As 2012 draws to a close we take a look at some of the events that marked the year. The badger cull saw furious debates from both sides of the argument but still didn’t come to pass


Progress towards controlling bovine tuberculosis was start-stop in 2012 as the battle between pro- and anti-badger cull camps intensified.

DEFRA announced the locations of pilot badger culling sites in January. Two areas – one in Gloucestershire and one in Somerset – were earmarked as culling zones. The aim was to begin the cull of 70% of badgers in each area in the late spring once the breeding season had ended.

The announcement sparked an increase in activity from campaigners. The Badger Trust said it would mount a legal challenge, while Queen’s Brian May appeared on ITV’s The Alan Titchmarsh Show to drum up anti-cull support.

The Badger Trust’s legal challenge finally reached the High Court, London, at the end of June. Media coverage was now widespread. Mr May launched an e-petition that quickly drew tens of thousands of signatures from the public. A steady trail of celebrities joined Mr May – including wildlife presenters Bill Oddie and Chris Packham – to voice their support for the anti-badger cull campaign. The RSPCA, under the control of its chief executive Gavin Grant, leant further weight to the cause.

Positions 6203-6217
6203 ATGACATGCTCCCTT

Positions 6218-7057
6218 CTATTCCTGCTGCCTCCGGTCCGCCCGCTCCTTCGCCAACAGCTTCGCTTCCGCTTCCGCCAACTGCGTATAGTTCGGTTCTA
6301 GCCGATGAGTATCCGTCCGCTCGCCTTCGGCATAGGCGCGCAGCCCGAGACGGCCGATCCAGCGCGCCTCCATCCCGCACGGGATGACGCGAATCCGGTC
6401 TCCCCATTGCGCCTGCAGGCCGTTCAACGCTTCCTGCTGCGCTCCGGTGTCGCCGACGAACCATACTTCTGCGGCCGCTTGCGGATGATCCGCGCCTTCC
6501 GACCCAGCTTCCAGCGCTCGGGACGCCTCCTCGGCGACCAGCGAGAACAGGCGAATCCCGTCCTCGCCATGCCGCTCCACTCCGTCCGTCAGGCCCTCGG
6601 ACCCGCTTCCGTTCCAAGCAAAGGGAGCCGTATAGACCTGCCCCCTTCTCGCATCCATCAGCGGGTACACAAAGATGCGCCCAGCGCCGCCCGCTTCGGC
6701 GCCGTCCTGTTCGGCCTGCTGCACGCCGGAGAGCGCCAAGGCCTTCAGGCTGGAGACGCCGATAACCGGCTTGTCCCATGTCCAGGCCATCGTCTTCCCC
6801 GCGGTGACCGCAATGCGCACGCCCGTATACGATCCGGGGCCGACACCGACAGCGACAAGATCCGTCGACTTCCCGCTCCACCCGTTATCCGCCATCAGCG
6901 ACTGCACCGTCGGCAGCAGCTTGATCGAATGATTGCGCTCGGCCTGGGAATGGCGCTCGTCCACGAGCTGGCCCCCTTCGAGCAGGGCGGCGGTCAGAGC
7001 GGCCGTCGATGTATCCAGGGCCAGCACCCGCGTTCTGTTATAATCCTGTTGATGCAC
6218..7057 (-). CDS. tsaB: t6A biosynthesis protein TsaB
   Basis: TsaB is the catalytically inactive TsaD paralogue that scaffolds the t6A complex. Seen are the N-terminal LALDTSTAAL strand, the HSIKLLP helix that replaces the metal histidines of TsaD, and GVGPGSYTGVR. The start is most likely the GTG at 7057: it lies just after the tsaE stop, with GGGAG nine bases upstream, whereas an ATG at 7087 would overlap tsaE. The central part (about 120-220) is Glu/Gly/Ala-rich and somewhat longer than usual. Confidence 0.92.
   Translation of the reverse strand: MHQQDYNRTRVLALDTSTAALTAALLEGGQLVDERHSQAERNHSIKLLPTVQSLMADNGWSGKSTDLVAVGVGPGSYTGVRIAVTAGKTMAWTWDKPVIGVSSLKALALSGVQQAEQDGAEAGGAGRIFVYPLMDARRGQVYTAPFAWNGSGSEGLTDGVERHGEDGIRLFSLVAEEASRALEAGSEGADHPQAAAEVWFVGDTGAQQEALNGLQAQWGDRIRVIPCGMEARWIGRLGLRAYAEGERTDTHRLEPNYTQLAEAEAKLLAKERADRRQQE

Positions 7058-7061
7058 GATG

On 12 July the judge rejected the Badger Trust’s challenge, giving the green light for the cull.

Among the cull’s opponents a more sinister element emerged as a cull appeared to be becoming a reality. Gloucestershire farmer Jan Rowe, who had spoken out in favour of the culls, received threatening telephone calls. NFU president Peter Kendall was also targeted with phone calls to his family home.

Then, in August, the green light for the cull once again turned red as the Badger Trust launched another legal challenge, claiming the judge’s decision had been flawed.

As prospects for the cull were tied up in the courtroom a new threat was growing. Time was fast beginning to run out. Experts suggested a minimum of six weeks was needed, before the closed period started on 1 December. On 11 September, the review panel of three judges convened and quashed the Badger Trust’s appeal.

A race against time began.

Hardware for the cull was amassed, the logistics were progressing, but no announcement was made of the cull’s go-ahead. Last-minute hitches with licensing at Natural England were blamed. But as mid-October passed and deadline day loomed, doubts began to surface. Unknown to all but a few officials an unforeseen factor had been discovered. The badger population was huge – far greater than had been thought. Culling the 70% of badgers needed would be impossible in the time remaining. At the very last moment culling plans were shelved until 2013.

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